I don’t remember where I first heard about ‘A Little Life’ by Hanya Yanagihara, but I do remember that I put it on my to-read list on Goodreads right away.
Then, when I joined #bookstagram, I kept reading about it. So many people were reading it and giving it 4 and 5 star reviews. I knew I had to have it asap, and ordered it with my gigantic book haul in October.
I couldn’t wait to start reading it, but when I heard there was an A Little Life buddy read, I decided to wait and join the buddy read.
Last week, I wrote a blog about buddy reads. And if I’m being honest, I think it skewed my experience of the book. On one hand, I loved reading other peoples views on the book, and that was definitely a good thing. But I also feel I would’ve enjoyed the book more if I had been able to read it as fast as I wanted to, instead of having to wait for the next part until after the discussion.
Anyway, we’re here to talk about the book, so here we go.
If I were a different kind of person, I might say that this whole incident is a metaphor for life in general: things get broken, and sometimes they get repaired, and in most cases, you realize that no matter what gets damaged, life rearranges itself to compensate for your loss, sometimes wonderfully.
‘A Little Life’ by Hanya Yanagihara is a story about four friends and their lives from twenty-somethings to fifty-somethings.
Jude is the main character, but one big mystery. All you know is that he’s had a hard life, has trouble walking, and is a lawyer. Willem is his best friend, an actor. JB (artist) and Malcolm (architect) seem like less important characters throughout the book, but are always there.
While reading, you’ll learn more about Jude’s life and what happened to him, but also about what happens in this group of four college roommates until their 50’s.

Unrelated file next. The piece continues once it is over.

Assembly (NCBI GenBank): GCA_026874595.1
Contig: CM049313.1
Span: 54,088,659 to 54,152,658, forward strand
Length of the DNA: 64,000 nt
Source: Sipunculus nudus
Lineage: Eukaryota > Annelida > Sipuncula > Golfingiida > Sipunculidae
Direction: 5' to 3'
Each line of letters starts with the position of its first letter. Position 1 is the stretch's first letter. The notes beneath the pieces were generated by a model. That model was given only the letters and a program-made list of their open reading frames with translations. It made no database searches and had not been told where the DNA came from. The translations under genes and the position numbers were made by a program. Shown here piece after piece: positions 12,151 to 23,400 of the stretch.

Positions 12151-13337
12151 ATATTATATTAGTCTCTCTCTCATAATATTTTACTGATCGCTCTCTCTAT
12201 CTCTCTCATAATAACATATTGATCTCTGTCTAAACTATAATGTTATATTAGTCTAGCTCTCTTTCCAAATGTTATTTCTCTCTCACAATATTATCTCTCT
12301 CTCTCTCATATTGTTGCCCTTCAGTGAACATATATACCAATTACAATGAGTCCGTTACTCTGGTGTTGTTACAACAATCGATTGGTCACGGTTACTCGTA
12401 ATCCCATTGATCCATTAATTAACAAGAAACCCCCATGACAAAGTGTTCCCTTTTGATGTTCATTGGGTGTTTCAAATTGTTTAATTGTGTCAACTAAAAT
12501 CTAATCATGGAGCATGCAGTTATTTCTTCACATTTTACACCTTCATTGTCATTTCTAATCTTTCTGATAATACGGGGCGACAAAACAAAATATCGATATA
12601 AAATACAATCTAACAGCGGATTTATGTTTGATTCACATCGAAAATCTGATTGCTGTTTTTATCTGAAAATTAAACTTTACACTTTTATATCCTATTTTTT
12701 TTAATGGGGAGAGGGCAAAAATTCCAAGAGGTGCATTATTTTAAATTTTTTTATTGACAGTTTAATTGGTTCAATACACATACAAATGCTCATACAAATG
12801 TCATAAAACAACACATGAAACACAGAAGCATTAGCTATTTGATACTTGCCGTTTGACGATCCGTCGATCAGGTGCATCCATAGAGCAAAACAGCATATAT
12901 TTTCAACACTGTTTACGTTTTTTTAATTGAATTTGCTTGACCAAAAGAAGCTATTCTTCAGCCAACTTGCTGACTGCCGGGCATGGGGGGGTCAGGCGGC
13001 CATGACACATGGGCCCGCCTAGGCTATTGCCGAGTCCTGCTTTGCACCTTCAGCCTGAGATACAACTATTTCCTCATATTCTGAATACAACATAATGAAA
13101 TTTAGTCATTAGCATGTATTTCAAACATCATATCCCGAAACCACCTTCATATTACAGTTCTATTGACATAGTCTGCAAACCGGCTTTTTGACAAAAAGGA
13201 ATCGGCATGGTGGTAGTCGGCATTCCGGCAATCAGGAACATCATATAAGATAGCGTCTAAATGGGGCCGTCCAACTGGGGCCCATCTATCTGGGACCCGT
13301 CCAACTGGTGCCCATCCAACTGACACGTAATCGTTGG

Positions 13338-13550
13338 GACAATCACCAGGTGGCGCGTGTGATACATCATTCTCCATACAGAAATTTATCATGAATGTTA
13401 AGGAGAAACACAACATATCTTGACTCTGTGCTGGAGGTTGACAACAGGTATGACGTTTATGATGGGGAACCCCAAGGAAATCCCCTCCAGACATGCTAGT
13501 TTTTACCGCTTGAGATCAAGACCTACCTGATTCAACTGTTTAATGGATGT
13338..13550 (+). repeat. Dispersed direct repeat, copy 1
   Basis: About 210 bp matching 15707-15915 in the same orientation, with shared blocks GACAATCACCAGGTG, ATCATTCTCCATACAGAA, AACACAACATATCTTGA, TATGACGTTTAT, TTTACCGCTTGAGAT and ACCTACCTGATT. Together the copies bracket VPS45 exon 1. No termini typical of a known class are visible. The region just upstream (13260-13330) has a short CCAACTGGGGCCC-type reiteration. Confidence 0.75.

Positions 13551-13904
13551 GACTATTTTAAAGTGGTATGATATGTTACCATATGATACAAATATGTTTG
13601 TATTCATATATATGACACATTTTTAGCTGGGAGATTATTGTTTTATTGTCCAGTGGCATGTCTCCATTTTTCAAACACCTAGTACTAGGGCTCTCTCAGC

I think this is also the place for a trigger warning. The book includes very graphic scenes of sexual abuse, violence, self-harm, and suicide.
The only trick of friendship, I think, is to find people who are better than you are – not smarter, not cooler, but kinder, and more generous, and more forgiving – and then to appreciate them for what they can teach you, and try to listen to them when they tell you something about yourself, no matter how bad – or good – it might be, and to trust them, which is the hardest thing of all.
‘A Little Life’ by Hanya Yanagihara is heartbreaking, shocking, graphic, raw. I cried until I had headaches, but also smiled so big my jaws ached.
I have no idea how to tell you much I enjoyed this book. ‘Enjoy’ isn’t even the right word, but what other word do you use for a book that you don’t want to put away, long to read when you can’t (because I didn’t want to risk spoiling anything during the buddy-read discussions), and that you’re so emotional about, you’re literally crying or stupidly smiling at your book?
I think it’s clear that it’s a shocking and sad book. But it’s also beautiful—full of love, kindness, hope, and friendship. It’s a reflection of how life is sometimes (terrible and unfortunate), the brutal truth of life.
‘A Little Life’ doesn’t work towards a goal or an ending, it ‘just’ describes Jude’s and his closest friends’ lives. There are some flashbacks and flash-forwards and it’s not always clear who’s talking to who or what time we’re reading about, something I don’t always like (see my review of ‘Swing Time’ by Zadie Smith). I have to say it confused me a bit. Sometimes I even had to go back a page or two because I realized who was talking and I wanted to re-read with that knowledge. But that’s really the only thing I didn’t like about the book.
Another thing about the plot, that my buddy-read group and I agree on, is that it’s a lot. Maybe a little bit too much. As Janine said in our group chat: “Again? Really?”, and Krysty: “Cut this guy a break”. On the other hand: ‘A Little Life’ is a fictional book. How realistic do books have to be?
The characters are amazing! They’re not perfect, but they’re human. They could be you and me, and I recognized something of myself in all of the biggest characters.
The ending is hard for me to review. I personally could’ve done without the last 100 pages. The ending isn’t bad though, so I can’t rate it badly. It doesn’t have an open end, it doesn’t stop abruptly, it doesn’t leave you with a thousand questions. I had just hoped for something different.
Yes, I’d recommend reading ‘A Little Life’ by Hanya Yanagihara. Definitely. But read it with someone, because you’re going to need the support and you’re going to want to talk about it. Make sure to read it with someone who reads as fast as you, so you don’t have to wait to continue reading. And bring tissues. Don’t read it in public. And finish the book on a day off.